Civilian casualties in Afghanistan increased by nearly 20 per cent in 2014 compared to the previous year and are expected to rise to a figure over 10,000 by end of December – for the first time since the UN mission in the country began keeping record in 2008.
“Men, women and children are suffering an enormous human cost as the transition evolves in Afghanistan,” Georgette Gagnon, the Director of Human Rights at the UN Assistance Mission in Afghanistan (UNAMA) said in New York today as she briefed journalists at UN Headquarters.
UNAMA documented from 1 January 2014 to the end of November 9,617 civilian casualties which includes 3,188 civilian deaths and 6,429 civilian injuries.
“Why do we document injuries? Because they devastate families, communities and individuals, leaving many with very serious physical disabilities and affecting family livelihoods and futures,” Ms. Gagnon said.
Compared to 2013 child casualties jumped 33 per cent and women civilian casualties increased 14 per cent. What's different in 2014 is that the majority of civilian casualties have been caused in ground engagements and fighting between Afghan forces and insurgents, followed by deaths and injuries caused from improvised explosive devices.
“As with previous years, 75 per cent of civilian casualties we attribute to the insurgents, the Taliban, the Haqqani network and other insurgent groups; 12 per cent to pro-Government forces, 11 per cent to ground engagements where the party that caused the civilian casualties cannot be determined and the remainder to unexploded ordinates that are left after ground engagements,” Ms. Gagnon said.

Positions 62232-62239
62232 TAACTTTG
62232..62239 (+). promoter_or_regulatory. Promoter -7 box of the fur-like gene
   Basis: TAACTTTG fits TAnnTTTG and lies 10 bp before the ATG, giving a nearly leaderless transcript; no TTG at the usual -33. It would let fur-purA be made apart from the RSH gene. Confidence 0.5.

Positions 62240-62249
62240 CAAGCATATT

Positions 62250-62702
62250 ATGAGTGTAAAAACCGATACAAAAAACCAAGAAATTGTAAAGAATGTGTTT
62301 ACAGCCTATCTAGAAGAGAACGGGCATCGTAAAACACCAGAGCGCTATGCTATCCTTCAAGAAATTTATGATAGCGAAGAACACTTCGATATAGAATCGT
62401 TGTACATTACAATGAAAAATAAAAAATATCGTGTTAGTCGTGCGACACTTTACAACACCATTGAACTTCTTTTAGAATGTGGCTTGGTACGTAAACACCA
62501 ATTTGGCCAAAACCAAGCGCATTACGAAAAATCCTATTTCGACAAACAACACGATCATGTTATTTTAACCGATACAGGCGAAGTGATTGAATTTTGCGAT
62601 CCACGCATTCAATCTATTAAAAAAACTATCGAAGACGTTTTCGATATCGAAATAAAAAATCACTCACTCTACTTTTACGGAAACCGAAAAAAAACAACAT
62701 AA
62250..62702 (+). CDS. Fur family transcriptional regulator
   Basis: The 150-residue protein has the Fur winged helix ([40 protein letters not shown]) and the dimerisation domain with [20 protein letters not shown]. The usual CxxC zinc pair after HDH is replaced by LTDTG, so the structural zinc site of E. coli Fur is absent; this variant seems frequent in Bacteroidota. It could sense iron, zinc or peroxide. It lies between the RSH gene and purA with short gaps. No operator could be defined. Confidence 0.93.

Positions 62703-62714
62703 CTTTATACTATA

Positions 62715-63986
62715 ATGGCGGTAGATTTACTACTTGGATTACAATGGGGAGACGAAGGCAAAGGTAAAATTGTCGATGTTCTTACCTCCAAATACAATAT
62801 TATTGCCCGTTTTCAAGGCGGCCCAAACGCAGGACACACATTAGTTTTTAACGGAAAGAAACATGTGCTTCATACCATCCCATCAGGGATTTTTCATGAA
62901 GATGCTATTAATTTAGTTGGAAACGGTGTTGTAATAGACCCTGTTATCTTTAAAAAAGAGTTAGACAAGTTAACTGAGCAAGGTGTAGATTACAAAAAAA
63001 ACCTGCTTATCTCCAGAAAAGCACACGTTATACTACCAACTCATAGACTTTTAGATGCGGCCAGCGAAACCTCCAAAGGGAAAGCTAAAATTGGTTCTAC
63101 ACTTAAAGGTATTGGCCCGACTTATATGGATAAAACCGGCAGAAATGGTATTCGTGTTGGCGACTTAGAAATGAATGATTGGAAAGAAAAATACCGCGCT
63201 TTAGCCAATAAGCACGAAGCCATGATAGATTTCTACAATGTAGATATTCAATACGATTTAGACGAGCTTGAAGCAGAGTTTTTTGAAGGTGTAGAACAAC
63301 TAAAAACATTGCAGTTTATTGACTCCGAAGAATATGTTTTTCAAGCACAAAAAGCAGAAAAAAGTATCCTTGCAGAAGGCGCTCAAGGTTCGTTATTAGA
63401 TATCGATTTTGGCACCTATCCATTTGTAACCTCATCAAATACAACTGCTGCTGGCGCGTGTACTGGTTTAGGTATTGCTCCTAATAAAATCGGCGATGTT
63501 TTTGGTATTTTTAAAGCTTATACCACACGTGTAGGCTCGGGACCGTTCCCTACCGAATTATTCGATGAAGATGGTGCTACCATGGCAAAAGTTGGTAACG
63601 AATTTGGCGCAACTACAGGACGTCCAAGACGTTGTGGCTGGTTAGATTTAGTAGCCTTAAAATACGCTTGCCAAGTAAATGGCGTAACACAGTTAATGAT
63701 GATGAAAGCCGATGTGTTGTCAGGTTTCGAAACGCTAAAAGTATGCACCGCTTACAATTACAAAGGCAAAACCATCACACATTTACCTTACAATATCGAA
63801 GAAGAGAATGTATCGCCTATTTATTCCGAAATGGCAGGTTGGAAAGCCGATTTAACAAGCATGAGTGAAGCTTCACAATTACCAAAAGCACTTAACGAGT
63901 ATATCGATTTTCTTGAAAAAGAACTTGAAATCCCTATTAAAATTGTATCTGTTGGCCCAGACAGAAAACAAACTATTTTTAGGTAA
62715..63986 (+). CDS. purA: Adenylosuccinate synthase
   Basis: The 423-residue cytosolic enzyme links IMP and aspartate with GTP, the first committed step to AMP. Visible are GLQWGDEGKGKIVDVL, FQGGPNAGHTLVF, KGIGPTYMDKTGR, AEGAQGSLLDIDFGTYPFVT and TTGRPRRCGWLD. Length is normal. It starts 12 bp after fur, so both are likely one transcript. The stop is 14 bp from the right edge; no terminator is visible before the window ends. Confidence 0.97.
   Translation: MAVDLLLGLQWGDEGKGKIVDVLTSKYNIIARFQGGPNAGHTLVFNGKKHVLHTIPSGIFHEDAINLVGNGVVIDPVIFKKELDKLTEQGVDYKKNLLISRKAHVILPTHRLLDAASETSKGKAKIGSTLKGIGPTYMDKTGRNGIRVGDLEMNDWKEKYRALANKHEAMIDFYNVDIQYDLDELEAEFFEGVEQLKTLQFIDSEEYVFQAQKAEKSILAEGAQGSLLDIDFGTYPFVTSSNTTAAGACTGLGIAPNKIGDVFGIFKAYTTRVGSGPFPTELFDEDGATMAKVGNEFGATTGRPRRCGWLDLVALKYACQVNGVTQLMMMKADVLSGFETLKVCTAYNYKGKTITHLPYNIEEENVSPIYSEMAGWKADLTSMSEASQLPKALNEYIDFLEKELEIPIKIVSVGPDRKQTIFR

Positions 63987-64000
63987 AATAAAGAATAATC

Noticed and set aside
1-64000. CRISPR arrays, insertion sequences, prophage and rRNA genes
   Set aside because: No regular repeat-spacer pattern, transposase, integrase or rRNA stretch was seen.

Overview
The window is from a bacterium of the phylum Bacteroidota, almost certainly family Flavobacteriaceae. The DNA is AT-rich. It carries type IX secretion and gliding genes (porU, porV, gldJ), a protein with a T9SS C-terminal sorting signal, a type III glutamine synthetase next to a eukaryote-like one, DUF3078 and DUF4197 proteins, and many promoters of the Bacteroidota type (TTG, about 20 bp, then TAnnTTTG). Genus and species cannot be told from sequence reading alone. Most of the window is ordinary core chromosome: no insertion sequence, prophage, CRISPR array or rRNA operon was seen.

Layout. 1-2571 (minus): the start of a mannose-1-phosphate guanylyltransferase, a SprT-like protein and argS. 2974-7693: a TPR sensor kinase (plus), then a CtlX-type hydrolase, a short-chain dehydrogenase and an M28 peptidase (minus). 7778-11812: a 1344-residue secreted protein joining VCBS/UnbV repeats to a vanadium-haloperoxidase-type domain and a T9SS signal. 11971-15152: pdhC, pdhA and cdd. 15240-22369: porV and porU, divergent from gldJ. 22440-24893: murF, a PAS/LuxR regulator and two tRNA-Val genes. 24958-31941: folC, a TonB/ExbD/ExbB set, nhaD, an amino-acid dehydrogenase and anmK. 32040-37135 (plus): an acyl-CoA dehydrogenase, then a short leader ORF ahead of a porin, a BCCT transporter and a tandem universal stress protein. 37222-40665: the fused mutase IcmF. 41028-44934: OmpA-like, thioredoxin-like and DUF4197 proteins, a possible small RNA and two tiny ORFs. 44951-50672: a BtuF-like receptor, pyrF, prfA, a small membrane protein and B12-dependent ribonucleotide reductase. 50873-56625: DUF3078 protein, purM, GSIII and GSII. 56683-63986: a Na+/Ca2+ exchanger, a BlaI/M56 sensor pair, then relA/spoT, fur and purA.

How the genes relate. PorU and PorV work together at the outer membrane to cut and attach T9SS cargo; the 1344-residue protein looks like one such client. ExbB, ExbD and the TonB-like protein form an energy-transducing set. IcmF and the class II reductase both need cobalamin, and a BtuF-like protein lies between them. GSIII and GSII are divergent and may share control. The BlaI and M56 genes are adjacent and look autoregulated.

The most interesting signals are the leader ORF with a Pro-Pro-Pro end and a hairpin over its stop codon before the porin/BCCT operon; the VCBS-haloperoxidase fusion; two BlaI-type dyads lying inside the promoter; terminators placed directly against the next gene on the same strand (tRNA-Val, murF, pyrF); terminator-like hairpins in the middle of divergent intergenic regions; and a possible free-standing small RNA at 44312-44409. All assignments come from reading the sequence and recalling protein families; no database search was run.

UNAMA continues to advocate and lobby all parties particularly “anti-government elements” to do much more to abide by their legal obligation under international law and under Afghan law to reduce civilian casualties and to not attack civilians either deliberately or indiscriminately.
“Civilian casualties are particularly tragic and a prominent part, even benchmark, of the horror and the violence that ordinary Afghans face,” said the Head of UNAMA, Nicholas Haysom who joined Ms. Gagnon at the briefing.
He stressed that the scale of the problems that Afghanistan faces in 2015 requires a “level of common purpose and unity” without which the embattled nation will simply not be able to meet its challenges.
Insecurity has surged in the country in recent months but other challenges persist. For instance, Afghanistan will be going into 2015 carrying quite significant amount of debt. The country must look for additional resources to implement its ambitious reform programme which demonstrates a thorough commitment to tackle corruption and establish governance through-out much of the country and embark on a much more in-depth programme of delivering services to the people.
“The failure to properly tackle this ongoing liquidity crisis is something that will be an exercise for the Government and international donors in the next few months,” he said.
Mr. Haysom briefed the Security Council yesterday on the situation in Afghanistan. He said compared to the last Council meeting on the matter, there has been a significant improvement in the Central Asian nation.
For instance, Afghanistan is no longer “locked at an electoral impasse that threatened to divide the country at best and at worst to reopen a pattern of cycles of violence”. Winners have been announced in both provincial council elections and presidential council elections, and UNAMA expressed support for the Afghanistan's Government of National Unity.
Additionally, the BSA (Bilateral Security Agreement) signed back in September paves the way for the deployment of the NATO resolute support mission. Afghan's President Ashraf Ghani and its Chief Executive Officer Abdullah Abdullah have conducted an extensive tour of the region in which they have been able to present a carefully thought-out and bold programme for reform.
This has impressed international delegates to illicit a very firm affirmation of support for Afghanistan in the foreseeable future, he added. The Government has also managed to engage with the region to secure support both in regard to its economic integration and connectivity with the region and its security challenges.